Old Mutual Wealth’s (OMW’s) rolling term policy is effectively a renewable guaranteed premium term policy that turns into whole life cover over time.
Clients start by taking out a ten year term policy. Premiums are guaranteed and then, at the end of ten years, they can renew for a further ten year period, again with premiums guaranteed. Similar to renewable term insurance, Rolling Term differs in two key ways:
* Premium rates are guaranteed at outset so, although the premium will rise after ten years, the client knows upfront by how much at each of the first two or three (depending on age) renewals.
* There is no cut-off date, so the policy effectively becomes whole life cover by default if the client continues to review.
Initially, premiums should undercut those on a guaranteed premium whole life policy but will eventually exceed them, so OMW has produced an online tool that compares the two approaches and identifies the cutover point after which Rolling Term cumulative premiums will be higher. Whole life is available as an alternative, so it is the client who chooses upfront which route to take.
The policy also offers critical illness cover (becoming one of the few whole life critical illness cover options over time). The RedArc assistance service is also available to customers.
The policy also includes guaranteed increase options that can be used, underwriting free, up to age 90. The sum insured (and the premium) can be decreased at any time, which will also reduce the increase in premium at each ten year point of the rolling term policy and therefore the total premium paid.
The option to increase can be declined any number of times without being taken away.
What They Say
Head of protection Paul Roberts said: "Rolling term provides the flexibility of renewable term and the longevity of whole of life policies. It's similar to a renewable term policy, but offers two key benefits so that clients don't have to worry about an expiry age and premiums for each extension are declared upfront and guaranteed not to change, unless they change their cover. Clients will be underwritten at outset as usual but will have the peace of mind that no further underwriting will take place when renewed.
"This powerful combination is useful to mitigate potential inheritance tax liabilities, for business owners who are unsure when they will retire, and can include critical illness cover for the whole of the client's life."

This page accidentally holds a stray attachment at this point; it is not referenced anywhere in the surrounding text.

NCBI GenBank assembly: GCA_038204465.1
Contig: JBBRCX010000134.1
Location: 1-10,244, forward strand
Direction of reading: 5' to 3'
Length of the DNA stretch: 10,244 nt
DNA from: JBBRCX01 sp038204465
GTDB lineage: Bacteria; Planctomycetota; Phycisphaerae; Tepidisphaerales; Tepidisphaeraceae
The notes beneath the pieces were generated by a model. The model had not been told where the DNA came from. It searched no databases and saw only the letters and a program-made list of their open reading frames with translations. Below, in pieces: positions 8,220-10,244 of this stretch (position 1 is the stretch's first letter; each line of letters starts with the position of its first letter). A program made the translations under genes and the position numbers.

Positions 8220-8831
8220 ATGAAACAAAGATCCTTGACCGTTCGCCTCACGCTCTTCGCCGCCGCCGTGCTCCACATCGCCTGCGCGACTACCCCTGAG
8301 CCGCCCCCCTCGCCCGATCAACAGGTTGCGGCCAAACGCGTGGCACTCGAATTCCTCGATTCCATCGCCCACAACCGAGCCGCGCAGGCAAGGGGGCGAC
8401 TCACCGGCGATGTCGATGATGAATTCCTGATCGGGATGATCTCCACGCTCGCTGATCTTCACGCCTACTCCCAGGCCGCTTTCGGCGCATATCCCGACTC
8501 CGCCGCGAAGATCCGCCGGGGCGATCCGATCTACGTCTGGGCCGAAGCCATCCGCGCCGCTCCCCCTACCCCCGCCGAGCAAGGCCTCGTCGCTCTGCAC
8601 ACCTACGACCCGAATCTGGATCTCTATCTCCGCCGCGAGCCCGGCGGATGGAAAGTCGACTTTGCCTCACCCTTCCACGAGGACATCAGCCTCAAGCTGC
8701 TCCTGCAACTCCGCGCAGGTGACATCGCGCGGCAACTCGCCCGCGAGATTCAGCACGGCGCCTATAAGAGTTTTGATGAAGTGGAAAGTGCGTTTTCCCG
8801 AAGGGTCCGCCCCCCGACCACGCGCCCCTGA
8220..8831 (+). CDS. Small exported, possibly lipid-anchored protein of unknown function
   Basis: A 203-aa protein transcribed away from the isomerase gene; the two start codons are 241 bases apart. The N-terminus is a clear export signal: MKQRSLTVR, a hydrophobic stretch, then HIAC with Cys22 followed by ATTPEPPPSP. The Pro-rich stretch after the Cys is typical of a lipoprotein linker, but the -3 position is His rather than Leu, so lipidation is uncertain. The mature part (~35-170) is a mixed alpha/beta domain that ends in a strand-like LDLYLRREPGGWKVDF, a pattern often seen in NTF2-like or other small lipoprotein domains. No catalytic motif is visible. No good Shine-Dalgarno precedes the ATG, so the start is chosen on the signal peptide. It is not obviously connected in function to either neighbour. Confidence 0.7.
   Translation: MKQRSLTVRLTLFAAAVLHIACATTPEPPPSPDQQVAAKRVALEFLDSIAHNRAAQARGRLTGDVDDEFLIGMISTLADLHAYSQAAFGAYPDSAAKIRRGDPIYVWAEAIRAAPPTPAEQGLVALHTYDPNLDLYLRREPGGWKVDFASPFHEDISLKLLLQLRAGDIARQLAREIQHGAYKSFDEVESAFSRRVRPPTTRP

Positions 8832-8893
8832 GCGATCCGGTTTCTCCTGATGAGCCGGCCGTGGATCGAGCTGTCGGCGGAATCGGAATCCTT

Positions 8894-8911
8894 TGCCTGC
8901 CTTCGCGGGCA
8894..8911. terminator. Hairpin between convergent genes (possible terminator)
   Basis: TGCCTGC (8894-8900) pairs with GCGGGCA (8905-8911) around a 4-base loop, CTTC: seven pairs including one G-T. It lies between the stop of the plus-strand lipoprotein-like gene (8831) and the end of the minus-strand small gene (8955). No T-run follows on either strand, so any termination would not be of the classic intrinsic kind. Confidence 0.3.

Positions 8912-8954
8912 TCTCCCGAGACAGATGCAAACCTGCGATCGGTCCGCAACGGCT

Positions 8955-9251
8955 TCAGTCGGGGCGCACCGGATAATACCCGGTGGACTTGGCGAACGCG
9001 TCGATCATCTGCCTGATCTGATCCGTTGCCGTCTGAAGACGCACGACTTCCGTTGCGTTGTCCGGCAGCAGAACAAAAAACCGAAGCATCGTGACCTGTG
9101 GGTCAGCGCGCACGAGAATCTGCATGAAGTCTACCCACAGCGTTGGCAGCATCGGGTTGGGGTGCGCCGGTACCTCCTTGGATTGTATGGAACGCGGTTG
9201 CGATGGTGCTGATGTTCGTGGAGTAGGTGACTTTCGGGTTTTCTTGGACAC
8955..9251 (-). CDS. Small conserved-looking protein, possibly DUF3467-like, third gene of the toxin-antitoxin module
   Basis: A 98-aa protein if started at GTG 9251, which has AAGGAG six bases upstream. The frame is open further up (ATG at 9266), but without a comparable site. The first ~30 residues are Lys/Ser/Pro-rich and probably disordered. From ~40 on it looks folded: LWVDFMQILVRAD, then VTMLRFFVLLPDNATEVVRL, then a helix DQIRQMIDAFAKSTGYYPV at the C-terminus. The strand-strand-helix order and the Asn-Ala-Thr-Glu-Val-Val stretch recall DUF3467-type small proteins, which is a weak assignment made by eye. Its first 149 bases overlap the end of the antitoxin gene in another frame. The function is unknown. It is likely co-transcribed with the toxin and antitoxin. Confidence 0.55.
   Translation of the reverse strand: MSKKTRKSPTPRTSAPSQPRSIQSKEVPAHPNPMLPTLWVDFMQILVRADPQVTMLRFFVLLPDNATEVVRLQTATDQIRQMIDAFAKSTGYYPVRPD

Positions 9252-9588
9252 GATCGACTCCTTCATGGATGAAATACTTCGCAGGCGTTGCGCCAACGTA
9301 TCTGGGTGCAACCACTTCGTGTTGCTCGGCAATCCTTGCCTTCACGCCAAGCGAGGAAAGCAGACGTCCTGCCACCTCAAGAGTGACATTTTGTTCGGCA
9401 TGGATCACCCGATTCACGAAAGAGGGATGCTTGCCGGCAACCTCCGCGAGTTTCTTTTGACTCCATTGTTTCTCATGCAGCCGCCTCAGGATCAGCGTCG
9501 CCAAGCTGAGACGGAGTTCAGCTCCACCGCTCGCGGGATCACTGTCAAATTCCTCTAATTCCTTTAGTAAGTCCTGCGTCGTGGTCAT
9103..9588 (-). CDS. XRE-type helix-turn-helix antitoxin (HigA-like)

What We Say"Rolling Term is one of three options available on Old Mutual Wealth’s Protect product – the others being fixed term and whole life. In this review we are focusing on Rolling Term.
"To some extent, Rolling Term turns conventional wisdom on its head, as we all learned in our early insurance days the advantages of the level premium system. That route is still the natural choice, but Rolling Term offers an alternative, with the major advantage of being cheaper upfront.
"Today, most protection needs are met by level, increasing or decreasing tem but, back in the ‘80s, renewable (every ten years; more frequently at older ages) convertible (to whole life) term was popular and offered a cheaper alternative to whole life – at least initially. However, such plans usually ran out before retirement age and never offered guaranteed future premiums, and the premium hit at renewal could be an unexpected ‘ouch’.
"Rolling Term avoids both downsides and the online tool enables clients to decide whether lower costs today is preferable to lower costs tomorrow, based on realistic life expectancy. So, a young couple might decide to pay less today and look to pay what can become quite a lot more in future, but funded from (hopefully) a higher income level and, once the mortgage is paid off, lower spending.
"Over time, Rolling Term can become expensive. For example someone aged 50 would start at a premium of £94.50pm for £500K cover. At age 60 this would rise to £275.30, to £897.30 at 70 and at £3,007.50 at age 80. The model is not too dissimilar to what we are used to with private medical insurance in some ways and, at later years, a policy set up to pay IHT could for example, even be part-funded by beneficiaries if they can afford to do so.
"The model also looks attractive for business protection needs, giving firms an approach that fits well with the uncertainties of business.
"In the right circumstances and for the right client this is a great option, and advisers can allow the client to choose between this and whole life or fixed term anyway. It’s quite retro in some ways – but that’s not always a bad thing!"